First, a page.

From Library Journal
This true story focuses on the young adult years of identical twin girls. June and Jennifer isolate themselves from family and society, sinking into a world of interdependency, fantasy, and obsessive game-playing, until an arson spree lands them in a hospital for the criminally insane. The fascination of this tale lies in the discrepancy between the twins' silent, emotionless facade and the rich creativity and passion that spills out endlessly in their writing. The author has reconstructed their story from their extensive diaries, in which they compulsively explore their lives and the condition of the world as they perceive it. Again and again, they express both their love and hatred for each other and their desire yet inability to become separate individuals. This book is written by a sympathetic journalist for a general audience.Amy D. Goffman, Registered Physical Therapist, Charlottesville, Va.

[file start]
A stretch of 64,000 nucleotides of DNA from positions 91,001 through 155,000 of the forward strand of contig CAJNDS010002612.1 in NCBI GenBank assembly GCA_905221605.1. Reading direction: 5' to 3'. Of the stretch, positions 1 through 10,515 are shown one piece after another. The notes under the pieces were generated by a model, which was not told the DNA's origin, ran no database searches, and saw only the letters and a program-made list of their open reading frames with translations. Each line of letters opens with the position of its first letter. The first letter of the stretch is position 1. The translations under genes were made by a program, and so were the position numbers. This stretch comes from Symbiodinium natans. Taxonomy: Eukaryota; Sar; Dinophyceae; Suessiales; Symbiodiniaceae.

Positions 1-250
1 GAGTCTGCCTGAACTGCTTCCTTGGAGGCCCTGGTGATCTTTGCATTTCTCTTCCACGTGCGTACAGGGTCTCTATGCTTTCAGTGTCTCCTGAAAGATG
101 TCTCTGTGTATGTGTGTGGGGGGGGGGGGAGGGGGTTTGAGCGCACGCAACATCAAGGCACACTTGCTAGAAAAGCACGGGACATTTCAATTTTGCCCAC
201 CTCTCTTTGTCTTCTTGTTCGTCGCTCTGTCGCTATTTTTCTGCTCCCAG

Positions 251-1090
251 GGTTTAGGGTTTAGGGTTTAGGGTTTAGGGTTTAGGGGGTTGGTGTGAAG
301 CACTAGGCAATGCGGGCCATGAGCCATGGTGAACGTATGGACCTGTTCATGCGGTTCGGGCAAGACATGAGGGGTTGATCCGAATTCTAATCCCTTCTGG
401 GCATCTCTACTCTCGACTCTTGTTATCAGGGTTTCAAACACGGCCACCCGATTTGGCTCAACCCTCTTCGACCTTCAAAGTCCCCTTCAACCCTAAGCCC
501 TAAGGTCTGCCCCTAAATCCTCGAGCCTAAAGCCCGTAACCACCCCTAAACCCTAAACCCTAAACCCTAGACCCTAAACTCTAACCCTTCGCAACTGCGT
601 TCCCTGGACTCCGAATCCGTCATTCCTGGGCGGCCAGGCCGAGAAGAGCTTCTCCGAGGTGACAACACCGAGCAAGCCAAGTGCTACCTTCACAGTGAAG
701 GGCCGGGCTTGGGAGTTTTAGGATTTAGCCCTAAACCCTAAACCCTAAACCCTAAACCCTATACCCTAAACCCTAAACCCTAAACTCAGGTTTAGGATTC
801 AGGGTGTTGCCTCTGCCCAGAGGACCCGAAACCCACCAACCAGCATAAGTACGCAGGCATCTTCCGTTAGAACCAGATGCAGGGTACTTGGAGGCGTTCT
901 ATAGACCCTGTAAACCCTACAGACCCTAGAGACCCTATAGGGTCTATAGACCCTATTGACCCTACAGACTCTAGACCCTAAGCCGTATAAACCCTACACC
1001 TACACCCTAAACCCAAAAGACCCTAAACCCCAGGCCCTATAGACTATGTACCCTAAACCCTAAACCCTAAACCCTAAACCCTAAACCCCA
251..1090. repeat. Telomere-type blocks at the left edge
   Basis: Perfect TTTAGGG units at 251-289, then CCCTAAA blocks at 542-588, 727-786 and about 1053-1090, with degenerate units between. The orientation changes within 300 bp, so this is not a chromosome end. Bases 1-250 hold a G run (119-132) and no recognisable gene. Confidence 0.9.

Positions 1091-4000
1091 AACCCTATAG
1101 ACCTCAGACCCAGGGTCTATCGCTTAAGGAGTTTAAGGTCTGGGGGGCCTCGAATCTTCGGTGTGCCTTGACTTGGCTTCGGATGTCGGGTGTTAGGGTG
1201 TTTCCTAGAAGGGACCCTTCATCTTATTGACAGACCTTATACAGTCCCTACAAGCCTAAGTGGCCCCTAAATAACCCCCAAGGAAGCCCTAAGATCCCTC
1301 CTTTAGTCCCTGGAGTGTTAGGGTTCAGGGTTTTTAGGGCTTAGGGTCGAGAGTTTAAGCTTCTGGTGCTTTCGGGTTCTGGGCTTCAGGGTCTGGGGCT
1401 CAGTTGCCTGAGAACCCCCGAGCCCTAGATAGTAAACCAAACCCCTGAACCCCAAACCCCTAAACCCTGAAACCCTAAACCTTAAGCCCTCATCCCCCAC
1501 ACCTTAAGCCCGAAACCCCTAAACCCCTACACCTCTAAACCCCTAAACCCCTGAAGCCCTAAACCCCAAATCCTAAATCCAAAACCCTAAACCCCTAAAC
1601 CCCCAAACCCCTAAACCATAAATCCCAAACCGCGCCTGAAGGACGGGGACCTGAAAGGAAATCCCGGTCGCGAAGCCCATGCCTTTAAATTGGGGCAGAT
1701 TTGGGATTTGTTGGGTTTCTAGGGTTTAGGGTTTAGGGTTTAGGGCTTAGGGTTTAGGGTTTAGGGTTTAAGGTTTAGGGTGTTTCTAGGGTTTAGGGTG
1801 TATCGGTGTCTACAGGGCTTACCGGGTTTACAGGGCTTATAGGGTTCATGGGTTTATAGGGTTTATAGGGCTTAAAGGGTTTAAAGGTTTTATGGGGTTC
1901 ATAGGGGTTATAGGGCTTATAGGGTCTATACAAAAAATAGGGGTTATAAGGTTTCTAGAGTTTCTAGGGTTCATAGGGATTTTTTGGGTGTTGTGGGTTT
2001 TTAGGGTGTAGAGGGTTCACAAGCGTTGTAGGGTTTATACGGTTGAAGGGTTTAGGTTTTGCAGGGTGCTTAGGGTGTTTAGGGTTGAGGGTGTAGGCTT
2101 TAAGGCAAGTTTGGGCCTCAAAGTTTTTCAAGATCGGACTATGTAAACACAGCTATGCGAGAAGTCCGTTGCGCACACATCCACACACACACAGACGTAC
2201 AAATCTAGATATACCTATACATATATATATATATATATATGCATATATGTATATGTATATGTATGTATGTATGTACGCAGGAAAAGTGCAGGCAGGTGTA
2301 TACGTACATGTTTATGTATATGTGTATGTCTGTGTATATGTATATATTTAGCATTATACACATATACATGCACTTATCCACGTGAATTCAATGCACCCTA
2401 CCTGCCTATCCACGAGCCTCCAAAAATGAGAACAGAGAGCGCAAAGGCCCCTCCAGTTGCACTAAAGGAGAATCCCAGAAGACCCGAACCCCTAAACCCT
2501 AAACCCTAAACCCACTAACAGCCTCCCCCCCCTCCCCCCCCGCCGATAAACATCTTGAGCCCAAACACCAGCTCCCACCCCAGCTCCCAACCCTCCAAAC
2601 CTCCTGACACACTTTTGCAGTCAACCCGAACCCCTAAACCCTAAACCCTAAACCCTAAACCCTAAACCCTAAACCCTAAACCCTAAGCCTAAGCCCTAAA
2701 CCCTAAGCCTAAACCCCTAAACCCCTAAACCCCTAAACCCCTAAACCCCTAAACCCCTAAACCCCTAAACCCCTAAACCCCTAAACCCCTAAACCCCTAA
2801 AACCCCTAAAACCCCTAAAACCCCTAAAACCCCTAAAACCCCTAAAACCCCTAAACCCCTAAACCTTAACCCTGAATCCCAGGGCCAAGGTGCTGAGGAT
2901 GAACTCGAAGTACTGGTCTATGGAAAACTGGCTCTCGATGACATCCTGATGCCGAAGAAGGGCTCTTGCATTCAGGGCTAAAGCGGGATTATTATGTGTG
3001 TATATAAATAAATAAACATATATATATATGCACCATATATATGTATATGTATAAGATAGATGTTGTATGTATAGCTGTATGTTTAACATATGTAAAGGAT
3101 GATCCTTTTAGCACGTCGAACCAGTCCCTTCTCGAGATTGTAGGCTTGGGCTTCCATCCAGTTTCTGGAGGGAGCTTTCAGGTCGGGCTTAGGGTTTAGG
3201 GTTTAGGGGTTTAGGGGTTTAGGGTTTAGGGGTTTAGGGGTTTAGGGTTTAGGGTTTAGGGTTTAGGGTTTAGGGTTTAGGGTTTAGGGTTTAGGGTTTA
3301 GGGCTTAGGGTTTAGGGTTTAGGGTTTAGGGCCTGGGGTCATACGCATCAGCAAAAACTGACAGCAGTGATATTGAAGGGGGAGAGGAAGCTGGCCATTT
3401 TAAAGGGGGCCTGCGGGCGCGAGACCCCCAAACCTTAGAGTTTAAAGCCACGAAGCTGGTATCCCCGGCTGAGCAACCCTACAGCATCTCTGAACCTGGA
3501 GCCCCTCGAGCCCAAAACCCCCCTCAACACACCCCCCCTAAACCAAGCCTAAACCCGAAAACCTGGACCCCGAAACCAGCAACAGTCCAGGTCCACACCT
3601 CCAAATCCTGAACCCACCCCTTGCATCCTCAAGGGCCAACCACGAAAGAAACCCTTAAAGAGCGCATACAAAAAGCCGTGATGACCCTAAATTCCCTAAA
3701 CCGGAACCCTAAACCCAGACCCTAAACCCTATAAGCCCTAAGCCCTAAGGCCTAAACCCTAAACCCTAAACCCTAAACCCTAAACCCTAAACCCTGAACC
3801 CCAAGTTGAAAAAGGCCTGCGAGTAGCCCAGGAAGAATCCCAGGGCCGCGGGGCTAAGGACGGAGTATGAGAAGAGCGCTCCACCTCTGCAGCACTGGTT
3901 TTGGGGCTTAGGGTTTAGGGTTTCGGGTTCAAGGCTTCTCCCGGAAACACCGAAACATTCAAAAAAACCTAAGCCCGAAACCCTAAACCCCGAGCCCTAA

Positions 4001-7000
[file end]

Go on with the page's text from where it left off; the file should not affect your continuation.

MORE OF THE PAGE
Copyright 1986 Reed Business Information, Inc.
--This text refers to the
"Strange, riveting... Thanks to Marjorie Wallace, thanks to the twins' incorrigible brilliance, we now have some idea of what it is like to stand in front of a dark mirror" London Review of Books "A remarkable (and finally tragic) story which, in its depth, penetration and detail, no less than its extraordinary subject matter, must be seen as outstanding, a testimony to something extraordinary in the author herself" New York Times Review of Books "A compelling and tragic story" Mail on Sunday "Breathtaking" Independent